a. Atropine
b. Fentanyl
c. Lidocaine
d. Vecuronium

241. The patient has been sedated and paralyzed in preparation for rapid sequence intubation. After the procedure, you notice that the sedative has worn off. What should you do next?

a. Administer additional paralytic.
b. Administer additional sedative.
c. Calm and reassure the patient.
d. Continue with airway control.

242. After administering a sedative and paralytic, you attempt to pass the endotracheal tube. Unfortunately, it is not possible to insert the tube. After 45 to 60 seconds, what should you do?

a. Continue the attempts, as the patient needs the airway.
b. Invite your assistant to attempt endotracheal intubation.
c. Remove the airway, reoxygenate, and attempt intubation again.
d. Suction the airway as the attempt to intubate continues.

243. You are preparing to intubate a patient with rapid sequence intubation. Which of the following would be the first medication?

a. Diphenhydramine
b. Midazolam
c. Pancuronium
d. Vecuronium

244. You are about to electively intubate a 35-year-old female patient experiencing a severe asthma attack. This may be a difficult airway. Which of the following would be the most appropriate for this patient?

a. Fentanyl
b. Pancuronium
c. Thiopental
d. Vecuronium

245. You have just performed a needle cricothyrotomy. What is the next step?

a. Attach the needle to a special bag-mask device.
b. Connect a very small endotracheal tube.
c. Use a bag-mask device adapter.
d. Use a jet ventilator device.

246. A patient is being ventilated with a needle in the cricothyroid space. Which of the following should be monitored?

a. The cardiac monitor for hypocarbia
b. The catheter for evidence of shear
c. The chest rise for signs of hyperventilation
d. The neck for hematoma formation

247. A 22-year-old female unrestrained driver has sustained significant face and neck injuries after her car collides head on into a tree. Her neck is swollen and distended because of bleeding into the soft tissues. Endotracheal intubation is nearly impossible. Choose the correct statement about creating an airway with a surgical cricothyrotomy.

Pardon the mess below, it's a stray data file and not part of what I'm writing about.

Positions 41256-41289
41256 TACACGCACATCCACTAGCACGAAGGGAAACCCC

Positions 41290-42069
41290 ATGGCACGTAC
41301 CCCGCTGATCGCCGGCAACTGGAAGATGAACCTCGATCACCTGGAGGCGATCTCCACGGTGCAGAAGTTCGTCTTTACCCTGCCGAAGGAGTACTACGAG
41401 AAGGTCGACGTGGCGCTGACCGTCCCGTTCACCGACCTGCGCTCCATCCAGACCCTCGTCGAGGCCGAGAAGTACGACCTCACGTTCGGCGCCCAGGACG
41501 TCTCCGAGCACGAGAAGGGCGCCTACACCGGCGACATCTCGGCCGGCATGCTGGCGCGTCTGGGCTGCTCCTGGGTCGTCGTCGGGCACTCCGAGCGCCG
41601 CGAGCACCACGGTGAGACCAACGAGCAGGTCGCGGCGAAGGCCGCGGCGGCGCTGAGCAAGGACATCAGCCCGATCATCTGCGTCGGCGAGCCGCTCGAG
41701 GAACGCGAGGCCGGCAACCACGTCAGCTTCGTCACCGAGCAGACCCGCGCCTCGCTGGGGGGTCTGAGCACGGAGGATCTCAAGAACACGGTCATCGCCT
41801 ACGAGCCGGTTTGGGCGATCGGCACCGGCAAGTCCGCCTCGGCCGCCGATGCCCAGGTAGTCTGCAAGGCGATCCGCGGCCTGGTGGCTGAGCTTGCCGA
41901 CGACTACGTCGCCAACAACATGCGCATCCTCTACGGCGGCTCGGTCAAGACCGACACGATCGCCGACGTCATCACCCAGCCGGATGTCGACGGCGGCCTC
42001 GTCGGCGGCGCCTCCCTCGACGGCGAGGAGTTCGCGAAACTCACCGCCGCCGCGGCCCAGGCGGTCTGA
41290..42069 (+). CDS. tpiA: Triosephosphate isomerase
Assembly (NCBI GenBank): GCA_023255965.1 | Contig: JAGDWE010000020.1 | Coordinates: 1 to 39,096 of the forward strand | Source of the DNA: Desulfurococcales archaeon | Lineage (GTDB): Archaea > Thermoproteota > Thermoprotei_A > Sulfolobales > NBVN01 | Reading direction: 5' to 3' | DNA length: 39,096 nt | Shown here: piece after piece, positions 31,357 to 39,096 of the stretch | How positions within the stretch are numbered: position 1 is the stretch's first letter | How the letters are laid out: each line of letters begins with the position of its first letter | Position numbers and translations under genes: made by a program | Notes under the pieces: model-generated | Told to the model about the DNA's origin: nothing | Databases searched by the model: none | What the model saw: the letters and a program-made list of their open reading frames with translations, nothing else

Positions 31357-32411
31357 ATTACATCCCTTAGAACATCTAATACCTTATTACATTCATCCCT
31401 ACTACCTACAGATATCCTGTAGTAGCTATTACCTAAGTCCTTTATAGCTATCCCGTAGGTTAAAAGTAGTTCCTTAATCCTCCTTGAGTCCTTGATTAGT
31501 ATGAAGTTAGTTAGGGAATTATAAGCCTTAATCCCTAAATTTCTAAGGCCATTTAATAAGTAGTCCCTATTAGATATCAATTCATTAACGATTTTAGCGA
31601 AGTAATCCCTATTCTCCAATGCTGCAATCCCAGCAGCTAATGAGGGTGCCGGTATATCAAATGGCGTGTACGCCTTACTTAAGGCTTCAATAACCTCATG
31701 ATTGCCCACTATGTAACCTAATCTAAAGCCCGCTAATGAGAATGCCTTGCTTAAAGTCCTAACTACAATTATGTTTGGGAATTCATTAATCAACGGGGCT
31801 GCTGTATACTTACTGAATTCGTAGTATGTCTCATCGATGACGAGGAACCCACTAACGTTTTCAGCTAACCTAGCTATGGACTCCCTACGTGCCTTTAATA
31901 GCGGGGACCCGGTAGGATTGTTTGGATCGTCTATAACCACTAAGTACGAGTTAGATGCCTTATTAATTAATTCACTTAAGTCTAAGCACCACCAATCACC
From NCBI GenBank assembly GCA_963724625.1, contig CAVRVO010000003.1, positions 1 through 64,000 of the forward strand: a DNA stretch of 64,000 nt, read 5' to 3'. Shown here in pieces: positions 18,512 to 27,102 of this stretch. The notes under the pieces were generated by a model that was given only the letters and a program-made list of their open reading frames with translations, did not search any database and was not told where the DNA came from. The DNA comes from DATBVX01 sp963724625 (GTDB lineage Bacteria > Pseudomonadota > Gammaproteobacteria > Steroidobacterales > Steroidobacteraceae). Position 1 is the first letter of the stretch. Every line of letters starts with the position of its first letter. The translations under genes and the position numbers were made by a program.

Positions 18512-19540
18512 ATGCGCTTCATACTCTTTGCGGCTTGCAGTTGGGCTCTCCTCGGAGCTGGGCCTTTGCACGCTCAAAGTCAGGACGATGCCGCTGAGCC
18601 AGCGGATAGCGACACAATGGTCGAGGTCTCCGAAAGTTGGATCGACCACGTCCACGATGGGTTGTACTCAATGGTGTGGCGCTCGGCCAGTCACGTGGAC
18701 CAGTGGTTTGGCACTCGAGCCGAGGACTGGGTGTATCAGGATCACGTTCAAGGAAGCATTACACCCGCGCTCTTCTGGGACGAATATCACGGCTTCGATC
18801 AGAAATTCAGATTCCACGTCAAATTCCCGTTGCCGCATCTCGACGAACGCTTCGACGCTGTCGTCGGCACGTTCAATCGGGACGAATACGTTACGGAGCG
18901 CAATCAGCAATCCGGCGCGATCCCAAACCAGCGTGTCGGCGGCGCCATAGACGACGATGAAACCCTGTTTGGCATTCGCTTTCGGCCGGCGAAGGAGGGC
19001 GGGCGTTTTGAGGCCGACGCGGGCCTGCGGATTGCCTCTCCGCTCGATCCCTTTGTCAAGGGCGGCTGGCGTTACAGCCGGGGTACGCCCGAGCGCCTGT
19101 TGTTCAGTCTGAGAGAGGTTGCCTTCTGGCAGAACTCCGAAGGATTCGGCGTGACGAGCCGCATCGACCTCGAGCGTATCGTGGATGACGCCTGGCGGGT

a. It is a viable option, because endotracheal intubation is not possible.
b. It is contraindicated in patients with underlying trauma to the neck.
c. It is indicated only after a needle cricothyrotomy has been done.
d. It is permissible only after nasotracheal intubation has failed.

248. After performing a surgical cricothyrotomy, you notice swelling of the soft tissues in the neck accompanied by what appears to be a large hematoma along with subcutaneous emphysemas. What should you do next?

a. Anticipate that this is a normal effect of the procedure, and continue care.
b. Check the position of the cricothyrotomy tube, and replace if needed.
c. Insert the cricothyrotomy tube deeper into the patient’s airway.
d. Perform endotracheal or nasotracheal intubation as soon as possible.

249. A 22-year-old male patient has fallen 35 feet from an open window and has a GCS score of 2, 2, 2 for a total of 6. You have determined that intubation is necessary; however, his airway is very difficult to navigate because of fractures and bleeding. To consider a surgical airway, what equipment is needed?

a. Endotracheal tube, 9 mm
b. Jet insufflation device
c. Scalpel, no. 10 or 15
d. Sterile nylon sutures

250. You have created an airway using a surgical cricothyrotomy. What should follow the insertion of the endotracheal or tracheostomy tube and verifying tube placement?

a. Secure the tube, and frequently assess ETCO2, adequate ventilation, and ECG.
b. Secure the tube, and inflate the cuff with at least 10 mL of air .
c. Secure the tube, and make sure that the EMT adequately ventilates the patient.
d. Secure the tube with sutures, and continue to monitor for ventilation.